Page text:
Flood Preparedness

Did you know ... 

  1. Flooding is the most common natural disaster 
  2. Flash floods are the #1 cause of weather related deaths in the US 
  3. Know the terms 
    1. Flood watch - a flood could happen, be aware 
    2. Flood warning - a flood is imminent or happening 
  4. Standard home insurance does not cover flood damages

During a flood 

  1. Turn Around, Don’t Drown 
    1. Each year, deaths occur as a result of flooding. Over half of flood related drownings are caused by vehicles driven into hazardous waters 
    2. 6 inches of moving water can knock over an adult and only 12 inches can carry away a small vehicle. 
  2. Move to higher ground, evacuate if told to do so. 
  3. Avoid creeks and rivers at or near flood stage. 
    1. Floodwaters may be contaminated with oil, gas or raw sewage 
    2. Waters may also be hiding hazards and debris. 
  4. If you are trapped in a building 
    1. Go to the highest level of the building. Avoid basements and lower floors, but do not climb into a closed attic as you may become trapped by rising floodwater 
    2. Go onto your roof only if necessary. Signal for help. 
  5. If you are trapped in your vehicle 
    1. If floodwater is blocking your evacuation route but you can turn around safely, turn around and go to a building on high ground 
    2. If your vehicle is trapped in rapidly moving water, stay in the vehicle 
    3. If water is rising inside the vehicle, seek refuge on the roof.

More tips for inclement weather:

  • Use caution and stay alert when traveling during stormy weather. Be prepared and make smart choices. 
  • Heavy rains reduce drivers’ visibility. When driving, turn on your lights, increase following distance, slow down, and watch for bicyclists and pedestrians.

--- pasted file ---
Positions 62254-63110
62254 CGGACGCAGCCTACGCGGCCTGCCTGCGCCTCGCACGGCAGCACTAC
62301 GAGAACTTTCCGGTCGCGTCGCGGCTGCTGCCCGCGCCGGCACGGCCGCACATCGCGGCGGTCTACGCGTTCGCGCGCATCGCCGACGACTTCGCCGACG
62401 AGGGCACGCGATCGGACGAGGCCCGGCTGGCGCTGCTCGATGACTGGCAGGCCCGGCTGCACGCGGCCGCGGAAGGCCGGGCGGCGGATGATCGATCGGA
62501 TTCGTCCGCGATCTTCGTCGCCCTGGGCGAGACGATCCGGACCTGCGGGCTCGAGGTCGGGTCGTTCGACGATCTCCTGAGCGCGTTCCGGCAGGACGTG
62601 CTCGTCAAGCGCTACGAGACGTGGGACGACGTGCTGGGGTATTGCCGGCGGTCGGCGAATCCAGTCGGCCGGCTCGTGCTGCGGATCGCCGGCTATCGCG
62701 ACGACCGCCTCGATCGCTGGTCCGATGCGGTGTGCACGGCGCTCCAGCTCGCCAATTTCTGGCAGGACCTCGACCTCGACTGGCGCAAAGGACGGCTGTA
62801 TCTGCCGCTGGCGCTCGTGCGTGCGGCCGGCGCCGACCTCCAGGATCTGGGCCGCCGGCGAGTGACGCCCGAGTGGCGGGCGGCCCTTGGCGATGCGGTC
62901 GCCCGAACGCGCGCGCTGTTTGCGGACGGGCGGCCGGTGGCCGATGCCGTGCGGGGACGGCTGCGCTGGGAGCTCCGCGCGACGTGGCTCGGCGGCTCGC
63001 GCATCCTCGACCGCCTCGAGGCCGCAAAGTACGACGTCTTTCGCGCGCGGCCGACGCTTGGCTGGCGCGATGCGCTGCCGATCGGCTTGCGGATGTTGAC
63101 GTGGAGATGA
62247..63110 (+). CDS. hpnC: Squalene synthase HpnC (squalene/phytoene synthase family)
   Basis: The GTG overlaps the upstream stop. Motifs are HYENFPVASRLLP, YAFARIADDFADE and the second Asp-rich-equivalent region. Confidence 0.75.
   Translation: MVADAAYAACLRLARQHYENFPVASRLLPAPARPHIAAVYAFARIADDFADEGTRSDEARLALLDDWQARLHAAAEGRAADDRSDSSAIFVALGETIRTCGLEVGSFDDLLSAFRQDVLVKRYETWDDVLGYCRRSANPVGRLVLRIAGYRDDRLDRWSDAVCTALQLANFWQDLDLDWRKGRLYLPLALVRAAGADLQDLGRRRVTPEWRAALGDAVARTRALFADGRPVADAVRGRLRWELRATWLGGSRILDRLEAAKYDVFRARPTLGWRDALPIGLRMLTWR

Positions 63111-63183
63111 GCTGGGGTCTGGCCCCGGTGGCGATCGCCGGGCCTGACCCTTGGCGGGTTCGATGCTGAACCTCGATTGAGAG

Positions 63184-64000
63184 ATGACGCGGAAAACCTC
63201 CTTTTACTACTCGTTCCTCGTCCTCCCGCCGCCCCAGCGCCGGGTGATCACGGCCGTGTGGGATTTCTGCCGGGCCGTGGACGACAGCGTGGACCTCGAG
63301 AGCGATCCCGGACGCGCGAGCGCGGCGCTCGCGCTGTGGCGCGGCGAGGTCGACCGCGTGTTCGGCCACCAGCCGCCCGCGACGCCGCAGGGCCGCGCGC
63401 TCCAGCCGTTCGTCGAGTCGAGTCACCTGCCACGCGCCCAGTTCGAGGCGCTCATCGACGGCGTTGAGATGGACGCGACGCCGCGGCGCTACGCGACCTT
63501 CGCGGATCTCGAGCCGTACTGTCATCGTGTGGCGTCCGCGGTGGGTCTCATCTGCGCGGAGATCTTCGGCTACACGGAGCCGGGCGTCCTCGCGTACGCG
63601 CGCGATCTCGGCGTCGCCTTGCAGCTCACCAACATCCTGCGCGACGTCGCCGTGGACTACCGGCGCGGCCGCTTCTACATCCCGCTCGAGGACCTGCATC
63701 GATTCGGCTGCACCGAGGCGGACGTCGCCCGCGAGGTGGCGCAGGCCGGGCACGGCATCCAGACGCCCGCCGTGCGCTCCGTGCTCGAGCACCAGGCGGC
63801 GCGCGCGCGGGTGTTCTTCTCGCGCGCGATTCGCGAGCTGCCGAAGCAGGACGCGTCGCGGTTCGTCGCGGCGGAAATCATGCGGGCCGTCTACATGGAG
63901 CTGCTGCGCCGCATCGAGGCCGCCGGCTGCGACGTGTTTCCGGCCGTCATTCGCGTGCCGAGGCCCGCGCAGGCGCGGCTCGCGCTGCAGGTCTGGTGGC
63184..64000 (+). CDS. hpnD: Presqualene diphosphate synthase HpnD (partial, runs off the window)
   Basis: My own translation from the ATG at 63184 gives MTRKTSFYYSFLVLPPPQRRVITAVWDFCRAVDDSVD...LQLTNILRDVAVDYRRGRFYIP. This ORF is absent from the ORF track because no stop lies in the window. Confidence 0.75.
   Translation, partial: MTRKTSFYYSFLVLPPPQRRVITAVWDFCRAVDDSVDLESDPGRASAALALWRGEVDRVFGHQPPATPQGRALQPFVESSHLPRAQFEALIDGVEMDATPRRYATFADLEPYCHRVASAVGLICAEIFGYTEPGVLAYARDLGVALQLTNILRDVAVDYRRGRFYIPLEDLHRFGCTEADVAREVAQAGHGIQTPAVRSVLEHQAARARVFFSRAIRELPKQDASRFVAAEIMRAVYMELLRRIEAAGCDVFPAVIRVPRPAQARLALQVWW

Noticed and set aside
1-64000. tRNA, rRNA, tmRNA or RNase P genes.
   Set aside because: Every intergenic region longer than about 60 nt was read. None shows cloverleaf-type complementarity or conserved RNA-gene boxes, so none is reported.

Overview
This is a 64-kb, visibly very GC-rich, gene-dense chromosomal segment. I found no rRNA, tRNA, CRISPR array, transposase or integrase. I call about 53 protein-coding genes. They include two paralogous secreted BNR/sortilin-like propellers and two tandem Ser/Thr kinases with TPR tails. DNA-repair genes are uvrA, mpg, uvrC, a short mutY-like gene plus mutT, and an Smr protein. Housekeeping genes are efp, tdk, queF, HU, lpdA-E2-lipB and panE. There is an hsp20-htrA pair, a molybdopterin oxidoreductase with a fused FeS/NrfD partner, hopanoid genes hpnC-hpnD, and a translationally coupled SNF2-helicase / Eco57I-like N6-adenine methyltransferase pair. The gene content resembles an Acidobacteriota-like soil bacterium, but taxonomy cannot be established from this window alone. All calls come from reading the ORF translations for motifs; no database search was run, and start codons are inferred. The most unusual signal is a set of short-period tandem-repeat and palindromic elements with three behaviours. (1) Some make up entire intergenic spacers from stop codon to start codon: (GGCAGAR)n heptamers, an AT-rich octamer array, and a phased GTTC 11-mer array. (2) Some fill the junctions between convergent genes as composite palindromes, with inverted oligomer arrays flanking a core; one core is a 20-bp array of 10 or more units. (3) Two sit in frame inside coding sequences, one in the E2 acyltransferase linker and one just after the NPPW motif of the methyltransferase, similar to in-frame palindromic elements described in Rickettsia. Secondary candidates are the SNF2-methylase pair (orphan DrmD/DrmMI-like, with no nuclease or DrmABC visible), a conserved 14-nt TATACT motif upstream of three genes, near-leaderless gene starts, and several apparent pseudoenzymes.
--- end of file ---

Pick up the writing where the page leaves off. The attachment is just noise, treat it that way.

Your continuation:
• If you see flooding on the road - Turn around. Don't drown. Do not move or drive past road closure barricades. 
  • If you encounter a nonfunctioning traffic signal, treat the intersection as an all-way stop - the driver who stops first goes first. 
  • Leaf-clogged storm drains can result in localized flooding. Clear out storm drains and culverts adjacent to your property to prevent flooding. 
  • If you live in a flood-prone area, visit a self-service sandbag site

Tips from the Oregon Department of Transportation

Rain can create dangerous driving conditions including reduced visibility, reduced traction between tires and the road, and less predictable car handling. When it’s raining, be cautious and give yourself more time to get where you are going. Also remember to:

  • Slow down, especially through high water. Driving through several inches of water at high speed can cause you to lose control of the car.
  • Watch for hydroplaning conditions. If you hydroplane, ease off the gas, gently
  • Keep your distance. If it hasn’t rained in a while, road surfaces will be slick.
  • Turn on your headlights to improve visibility.
  • Disengage your cruise control.

Maintain your Vehicle

  • Before heading out in wet weather, check your wipers for signs of damage. Replace wiper blades regularly.
  • Make sure your defroster is functioning properly, especially if you haven’t used it in a while.
  • Check your brakes. After driving through a puddle, check that brakes are working properly by tapping them gently a few times.
  • Make sure tires are in good condition and are at the recommended inflation level. Tires should have a recommended 2/32 of an inch tread depth at any two adjacent grooves. Driving on over-inflated or under-inflated tires reduces traction and control on wet pavement.

Information on how to use sandbags:

http://www.nws.usace.army.mil/Portals/27/docs/emergency/NWD_Sandbag_Pamphlet.pdf